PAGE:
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On the animated “Rocky and Bullwinkle” show of the 1960s, its lead characters once lampooned Marlon Brando by going on about what they called his “ultry-sultry” sex appeal. The first time I saw Louis Garrel on screen was in Bertolucci’s 2003 “The Dreamers,” in which he played one-third of a partially incestuous menage-a-trois enacted in a cinema-crazy Paris dreaming headlong into May ’68. A heady film in which the then-20-year-old Garrel, with his jet-black hair, broad shoulders, and blocky Romanesque facial features, never turned off the smolder. I’ve thought of him as “ultry-sultry” ever since.
There’s more to him than looks—there’s lineage. He’s the grandson of the remarkable French actor Maurice Garrel—check him out burning a hole through the screen in Arnaud Desplechin’s 2004 “Kings and Queen”—and the son of indefatigable, more often-than-not inspired director (and sometimes actor) Philippe Garrel, who’s got more than a few minor-key masterpieces to his credit, several of them starring his kids—Louis of course, and also his sisters Esther, and, more lately, Lena.
Now approaching 40, Louis has tamped down the ultry-sultry vibe and worked on his directing chops. His third feature, “The Innocent,” is an often-disarming story that sees him communicating with a voice that seems more interested in reaching an entertainment-hungry audience than his father’s often austere and dour pictures tend to be.
At heart, this is a story of filial devotions going above and beyond. Sylvie (Anouk Grinberg) is a lively middle-aged woman who teaches acting at a prison outside Paris. She’s fallen hard for a convicted thief, Michel (Roschdy Zem), the most talented student in her class. It never occurs to her that his acting skill might make him a good liar. Sylvie’s adult son Abel (Garrel) is very skeptical of this relationship but throws in his support when the newlyweds, with Michel now out on parole, open a flower shop together.
Abel is a young widower who is a tour guide at an aquarium, and his best friend—who was also the best friend of his departed wife—Clémence (Noémie Merlant), who works there as well, is a bit of a hellion (socially and sexually) who encourages Abel to lighten up about Michel. But Abel’s doubts are justified. The flower shop has been “rented” on unusual terms, to say the least, and Michel has to pull a heist to maintain the status quo. Or so he tells Abel, who he enlists as a reluctant accomplice. When Abel confides to Clémence about what’s up, she hilariously demands to get in on the crime. Their job—to distract a truck driver at a diner while Michel and his accomplice swipe a bunch of caviar from the rig—sees them acting out against each other with a little more reality than they’d bargained for.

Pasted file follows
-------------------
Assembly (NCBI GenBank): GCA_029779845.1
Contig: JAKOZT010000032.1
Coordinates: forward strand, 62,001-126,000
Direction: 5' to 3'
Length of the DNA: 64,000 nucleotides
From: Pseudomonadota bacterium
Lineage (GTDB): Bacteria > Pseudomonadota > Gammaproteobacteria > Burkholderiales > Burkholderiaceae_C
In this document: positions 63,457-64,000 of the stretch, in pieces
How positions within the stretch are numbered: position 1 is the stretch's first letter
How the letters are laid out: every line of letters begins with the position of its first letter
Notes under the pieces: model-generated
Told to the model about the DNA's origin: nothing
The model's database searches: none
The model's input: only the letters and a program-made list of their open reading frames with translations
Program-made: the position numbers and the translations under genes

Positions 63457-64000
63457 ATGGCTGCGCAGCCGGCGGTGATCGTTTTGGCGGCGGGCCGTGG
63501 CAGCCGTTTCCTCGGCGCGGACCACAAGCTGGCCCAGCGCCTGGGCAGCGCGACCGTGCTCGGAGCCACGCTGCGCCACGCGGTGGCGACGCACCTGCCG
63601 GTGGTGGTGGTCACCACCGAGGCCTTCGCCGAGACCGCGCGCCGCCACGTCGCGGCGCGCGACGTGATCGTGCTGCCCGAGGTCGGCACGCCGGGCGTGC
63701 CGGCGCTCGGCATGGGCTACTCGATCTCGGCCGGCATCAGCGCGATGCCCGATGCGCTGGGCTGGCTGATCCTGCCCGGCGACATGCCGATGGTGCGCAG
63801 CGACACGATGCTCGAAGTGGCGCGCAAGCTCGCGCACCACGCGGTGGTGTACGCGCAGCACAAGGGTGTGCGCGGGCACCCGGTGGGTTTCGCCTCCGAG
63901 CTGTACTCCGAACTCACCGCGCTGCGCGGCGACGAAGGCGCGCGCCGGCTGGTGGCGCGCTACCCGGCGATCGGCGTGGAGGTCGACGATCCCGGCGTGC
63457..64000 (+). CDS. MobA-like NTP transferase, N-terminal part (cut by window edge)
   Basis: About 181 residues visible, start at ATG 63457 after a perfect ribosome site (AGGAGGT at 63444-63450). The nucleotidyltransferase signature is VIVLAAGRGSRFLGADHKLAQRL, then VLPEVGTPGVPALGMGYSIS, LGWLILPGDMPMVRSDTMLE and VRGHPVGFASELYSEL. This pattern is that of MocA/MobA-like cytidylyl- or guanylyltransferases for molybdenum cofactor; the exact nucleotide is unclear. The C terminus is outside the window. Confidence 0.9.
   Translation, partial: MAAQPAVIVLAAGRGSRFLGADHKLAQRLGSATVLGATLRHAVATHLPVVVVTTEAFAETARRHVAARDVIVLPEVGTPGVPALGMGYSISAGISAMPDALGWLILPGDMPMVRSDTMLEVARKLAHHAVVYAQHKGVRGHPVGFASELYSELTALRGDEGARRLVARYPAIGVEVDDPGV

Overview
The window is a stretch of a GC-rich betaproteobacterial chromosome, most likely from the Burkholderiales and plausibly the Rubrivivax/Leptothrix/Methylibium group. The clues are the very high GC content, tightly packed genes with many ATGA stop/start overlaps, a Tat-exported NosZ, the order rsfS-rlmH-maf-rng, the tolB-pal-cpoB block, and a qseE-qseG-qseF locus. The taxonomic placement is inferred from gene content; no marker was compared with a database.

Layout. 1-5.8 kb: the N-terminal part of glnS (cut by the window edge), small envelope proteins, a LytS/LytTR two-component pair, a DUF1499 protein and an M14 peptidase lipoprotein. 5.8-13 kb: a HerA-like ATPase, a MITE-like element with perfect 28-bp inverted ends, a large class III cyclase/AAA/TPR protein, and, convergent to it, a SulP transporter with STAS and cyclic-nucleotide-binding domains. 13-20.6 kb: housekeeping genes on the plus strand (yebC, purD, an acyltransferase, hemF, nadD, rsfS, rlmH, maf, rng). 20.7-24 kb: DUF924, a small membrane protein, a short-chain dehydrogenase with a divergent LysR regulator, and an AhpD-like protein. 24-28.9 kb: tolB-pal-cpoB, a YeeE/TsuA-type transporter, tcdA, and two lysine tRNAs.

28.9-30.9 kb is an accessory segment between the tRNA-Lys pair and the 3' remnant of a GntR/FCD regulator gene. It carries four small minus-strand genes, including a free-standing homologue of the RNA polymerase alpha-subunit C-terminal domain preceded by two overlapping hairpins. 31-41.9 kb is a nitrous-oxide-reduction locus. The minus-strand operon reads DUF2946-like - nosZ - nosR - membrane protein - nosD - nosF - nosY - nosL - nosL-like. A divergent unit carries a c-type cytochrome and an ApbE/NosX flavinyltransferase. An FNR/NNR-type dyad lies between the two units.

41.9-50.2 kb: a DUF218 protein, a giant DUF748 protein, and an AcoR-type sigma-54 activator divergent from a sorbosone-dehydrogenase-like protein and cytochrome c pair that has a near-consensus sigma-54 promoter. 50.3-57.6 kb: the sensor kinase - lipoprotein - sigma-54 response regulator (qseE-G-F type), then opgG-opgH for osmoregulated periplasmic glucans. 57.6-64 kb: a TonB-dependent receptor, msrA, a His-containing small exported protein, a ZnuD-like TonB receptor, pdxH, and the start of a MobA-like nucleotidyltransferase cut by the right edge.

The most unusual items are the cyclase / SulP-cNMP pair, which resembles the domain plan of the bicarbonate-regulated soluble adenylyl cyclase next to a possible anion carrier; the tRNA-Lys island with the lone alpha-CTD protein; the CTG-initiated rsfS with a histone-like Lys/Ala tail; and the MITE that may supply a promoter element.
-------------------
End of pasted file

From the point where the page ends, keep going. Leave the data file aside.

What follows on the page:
While Garrel the director is guilty of an occasional coy or cute overreach, he keeps the story bouncy (he wrote the screenplay with Tanguy Viel and Naïla Guiguet) and is exceptional with the characterizations. He underplays somber and hapless as the loving son, while Merlant, known for intense work in “Portrait of a Lady on Fire” and “TÁR,” is possessed here by screwball-comedy energy that makes her character a superb “opposites attract” foil for Abel, among other things. As it happens, veteran actors Zem and Grinberg have worked for Louis’ dad in the past. Family connection aside, they’re perfect in their respective roles, giving performances that feel wholly lived-in. “The Innocent” is quirky, touching, and well-played fun.
"The Innocent" will be screening at this month's Rendez-Vous with French Cinema in New York City and will be available in select theaters on March 17th.
Roschdy Zem as Michel
Louis Garrel as Abel
Noémie Merlant as Clémence Genièvre
Anouk Grinberg as Sylvie
Jean-Claude Pautot as Jean-Paul